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Antiguo 30-mar-2016, 03:59
Nikolay Nikolay está desconectado
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La mayoría de los participantes del programa piloto habían sido juzgados por homicidio y se les pagó para que no cometieran más homicidios.

"Holmes was released from prison last year, officials in this city offered something unusual to try to keep him alive: money. They began paying Holmes as much as $1,000 a month not to commit another gun crime.

Cities across the country, beginning with the District of Columbia, are moving to copy Richmond’s controversial approach because early indications show it has helped reduce homicide rates.

But the program requires governments to reject some basic tenets of law enforcement even as it challenges notions of appropriate ways to spend tax dollars.

In Richmond, the city has hired ex-convicts to mentor dozens of its most violent offenders and allows them to take unconventional steps if it means preventing the next homicide.

For example, the mentors have coaxed inebriated teenagers threatening violence into city cars, not for a ride to jail but home to sleep it off — sometimes with loaded firearms still in their waistbands. The mentors have funded trips to South Africa, London and Mexico City for rival gang members in the hope that shared experiences and time away from the city streets would ease tensions and forge new connections.

And when the elaborate efforts at engagement fail, the mentors still pay those who pledge to improve, even when, like Holmes, they are caught with a gun, or worse — suspected of murder.

The city-paid mentors operate at a distance from police. To maintain the trust of the young men they’re guiding, mentors do not inform police of what they know about crimes committed. At least twice, that may have allowed suspected killers in the stipend program to evade responsibility for homicides."


"Boggan, who had lost a brother in a shooting in Michigan, came up with the core of the program after reading about a paid business school fellowship. He wondered whether troubled young men couldn’t be approached the same way and be paid to improve their lives. But he had to raise the money because he couldn’t persuade officials to give tax dollars directly to violent firearms offenders."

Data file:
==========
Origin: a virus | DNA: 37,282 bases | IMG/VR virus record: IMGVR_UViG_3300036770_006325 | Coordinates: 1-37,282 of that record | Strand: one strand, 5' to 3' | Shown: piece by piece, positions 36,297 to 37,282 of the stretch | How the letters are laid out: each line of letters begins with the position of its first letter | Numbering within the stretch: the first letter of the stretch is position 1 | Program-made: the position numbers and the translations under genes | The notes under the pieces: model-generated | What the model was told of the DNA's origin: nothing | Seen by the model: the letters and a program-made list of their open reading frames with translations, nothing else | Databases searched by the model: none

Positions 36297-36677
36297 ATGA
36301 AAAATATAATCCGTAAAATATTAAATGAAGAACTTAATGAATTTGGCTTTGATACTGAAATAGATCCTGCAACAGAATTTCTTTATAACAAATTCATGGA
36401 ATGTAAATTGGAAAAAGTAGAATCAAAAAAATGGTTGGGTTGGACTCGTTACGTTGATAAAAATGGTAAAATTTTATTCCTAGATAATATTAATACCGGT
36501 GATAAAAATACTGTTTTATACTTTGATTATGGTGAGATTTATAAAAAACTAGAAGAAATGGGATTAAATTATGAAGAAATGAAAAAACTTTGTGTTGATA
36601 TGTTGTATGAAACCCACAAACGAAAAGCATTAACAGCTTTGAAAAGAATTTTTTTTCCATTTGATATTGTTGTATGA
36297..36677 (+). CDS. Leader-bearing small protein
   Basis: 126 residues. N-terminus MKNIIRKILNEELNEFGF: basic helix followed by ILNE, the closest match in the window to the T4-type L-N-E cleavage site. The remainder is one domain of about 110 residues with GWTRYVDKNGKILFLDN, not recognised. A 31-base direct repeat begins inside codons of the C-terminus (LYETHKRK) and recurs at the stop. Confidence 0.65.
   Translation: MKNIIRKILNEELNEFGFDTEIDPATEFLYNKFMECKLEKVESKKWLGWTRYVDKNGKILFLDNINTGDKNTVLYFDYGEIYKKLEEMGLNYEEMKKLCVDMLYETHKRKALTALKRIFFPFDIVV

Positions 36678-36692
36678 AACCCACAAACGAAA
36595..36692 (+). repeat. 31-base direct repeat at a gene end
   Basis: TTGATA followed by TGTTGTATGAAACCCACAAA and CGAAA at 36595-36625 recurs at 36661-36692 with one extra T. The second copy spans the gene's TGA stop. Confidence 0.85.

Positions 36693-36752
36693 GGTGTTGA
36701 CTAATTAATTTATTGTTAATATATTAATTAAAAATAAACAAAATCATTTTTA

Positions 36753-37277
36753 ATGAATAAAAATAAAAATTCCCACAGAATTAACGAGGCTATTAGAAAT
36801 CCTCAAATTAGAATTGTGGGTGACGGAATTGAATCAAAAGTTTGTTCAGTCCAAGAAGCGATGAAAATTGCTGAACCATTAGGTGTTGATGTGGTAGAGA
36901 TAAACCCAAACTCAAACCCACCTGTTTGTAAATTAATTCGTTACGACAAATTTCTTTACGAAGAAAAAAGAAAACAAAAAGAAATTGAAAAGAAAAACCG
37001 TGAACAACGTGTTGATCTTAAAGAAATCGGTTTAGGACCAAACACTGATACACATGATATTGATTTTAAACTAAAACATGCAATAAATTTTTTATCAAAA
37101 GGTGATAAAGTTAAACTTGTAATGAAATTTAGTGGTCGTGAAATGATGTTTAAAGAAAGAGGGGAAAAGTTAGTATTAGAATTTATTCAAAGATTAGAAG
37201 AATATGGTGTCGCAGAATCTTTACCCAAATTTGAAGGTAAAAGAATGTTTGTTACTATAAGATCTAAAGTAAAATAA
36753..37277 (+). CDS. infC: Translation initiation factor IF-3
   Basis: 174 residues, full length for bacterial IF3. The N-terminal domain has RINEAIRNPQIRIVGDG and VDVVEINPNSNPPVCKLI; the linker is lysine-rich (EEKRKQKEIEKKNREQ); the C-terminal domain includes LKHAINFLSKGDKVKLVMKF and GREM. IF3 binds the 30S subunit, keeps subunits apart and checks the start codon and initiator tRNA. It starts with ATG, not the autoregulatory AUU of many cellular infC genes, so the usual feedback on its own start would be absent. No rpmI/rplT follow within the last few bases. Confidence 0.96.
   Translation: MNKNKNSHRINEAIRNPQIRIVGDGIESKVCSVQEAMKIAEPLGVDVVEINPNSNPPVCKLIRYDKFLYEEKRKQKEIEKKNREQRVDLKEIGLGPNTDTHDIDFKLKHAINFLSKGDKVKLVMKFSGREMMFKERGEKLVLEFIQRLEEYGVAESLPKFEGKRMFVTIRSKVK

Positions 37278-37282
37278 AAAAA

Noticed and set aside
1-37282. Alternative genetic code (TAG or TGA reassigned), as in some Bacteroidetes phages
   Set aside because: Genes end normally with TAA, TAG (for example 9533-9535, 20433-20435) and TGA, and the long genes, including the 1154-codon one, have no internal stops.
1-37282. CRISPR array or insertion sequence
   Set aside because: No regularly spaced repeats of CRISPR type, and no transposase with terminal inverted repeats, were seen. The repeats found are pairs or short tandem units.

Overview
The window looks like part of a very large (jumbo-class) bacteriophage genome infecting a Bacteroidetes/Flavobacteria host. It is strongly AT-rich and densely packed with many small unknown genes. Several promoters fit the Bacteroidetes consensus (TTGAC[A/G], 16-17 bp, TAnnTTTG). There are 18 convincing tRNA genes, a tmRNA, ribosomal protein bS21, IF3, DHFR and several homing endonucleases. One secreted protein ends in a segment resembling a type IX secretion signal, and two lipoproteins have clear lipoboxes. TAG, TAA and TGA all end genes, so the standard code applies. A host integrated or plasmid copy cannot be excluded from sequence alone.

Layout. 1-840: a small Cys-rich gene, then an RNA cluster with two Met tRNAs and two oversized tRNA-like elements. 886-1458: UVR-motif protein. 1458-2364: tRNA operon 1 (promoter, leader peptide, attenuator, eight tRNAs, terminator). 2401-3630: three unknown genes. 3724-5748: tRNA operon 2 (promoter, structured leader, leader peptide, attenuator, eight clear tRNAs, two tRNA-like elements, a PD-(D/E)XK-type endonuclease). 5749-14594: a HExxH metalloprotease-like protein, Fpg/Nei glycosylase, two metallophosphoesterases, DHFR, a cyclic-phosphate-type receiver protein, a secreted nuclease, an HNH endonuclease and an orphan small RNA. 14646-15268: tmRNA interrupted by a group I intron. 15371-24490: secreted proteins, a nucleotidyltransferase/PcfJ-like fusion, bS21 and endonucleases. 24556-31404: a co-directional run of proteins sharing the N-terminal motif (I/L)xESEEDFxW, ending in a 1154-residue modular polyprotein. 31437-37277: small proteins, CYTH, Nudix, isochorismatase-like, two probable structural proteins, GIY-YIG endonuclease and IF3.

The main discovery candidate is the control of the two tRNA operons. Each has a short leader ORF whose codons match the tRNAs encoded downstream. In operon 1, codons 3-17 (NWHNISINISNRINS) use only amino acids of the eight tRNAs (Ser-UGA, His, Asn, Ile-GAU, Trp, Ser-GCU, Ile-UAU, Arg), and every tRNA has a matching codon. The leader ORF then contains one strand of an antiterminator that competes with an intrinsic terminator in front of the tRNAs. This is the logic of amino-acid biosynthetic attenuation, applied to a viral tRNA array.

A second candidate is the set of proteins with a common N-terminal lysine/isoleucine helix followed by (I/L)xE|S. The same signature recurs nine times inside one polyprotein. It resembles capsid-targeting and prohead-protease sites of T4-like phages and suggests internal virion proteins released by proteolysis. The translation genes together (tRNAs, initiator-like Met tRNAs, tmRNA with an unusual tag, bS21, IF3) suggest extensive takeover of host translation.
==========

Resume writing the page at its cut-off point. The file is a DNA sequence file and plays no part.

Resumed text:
"If they remain engaged for six months, meeting with mentors several times a week, they start to receive monthly payments between $1 and $1,000, depending on their level of participation. The maximum amount paid is $9,000 over the 18-month fellowship.

The program has handed out $70,000 a year, on average, since 2010, Boggan said.

Boggan believes that travel is another key to the program’s success. He sets aside $10,000 per fellow for trips that are often the first time participants have left the state or the country. But fellows must agree to partner with someone they have either tried to kill or who attempted to kill them."

"They maintain that the money is an indispensable tool, a way to keep kids engaged long enough to make a difference in their lives.

“This is controversial, I get it,” Boggan said. “But what’s really happening is that they are getting rewarded for doing really hard work, and it’s definite hard work when you talk about stopping picking up a gun to solve your problems.”"

"Money from the program has helped Holmes stay straight, he said.

“The money is a big part,” Holmes says. “I can’t count the number of times it has kept me from . . . doing what I’ve got to do. It stopped me from going to hit that liquor [store] or this, you feel me, it’s a relief to not have to go do this and endanger my life for a little income, you feel me?”"

While the California strategy relies on private donors to fund the stipends and travel, the District would probably use roughly a half-million dollars annually in taxpayer money.

Vaughn applauds the District for proposing to use tax dollars, because he said it would give city residents and leaders a stake in the program’s success. The proof of whether it’s working will be seen in the city’s homicide tally, he said.


fuente

Cities begin to challenge a bedrock of justice: They’re paying criminals not to kill - The Washington Post

Última edición por Nikolay; 30-mar-2016 a las 04:14


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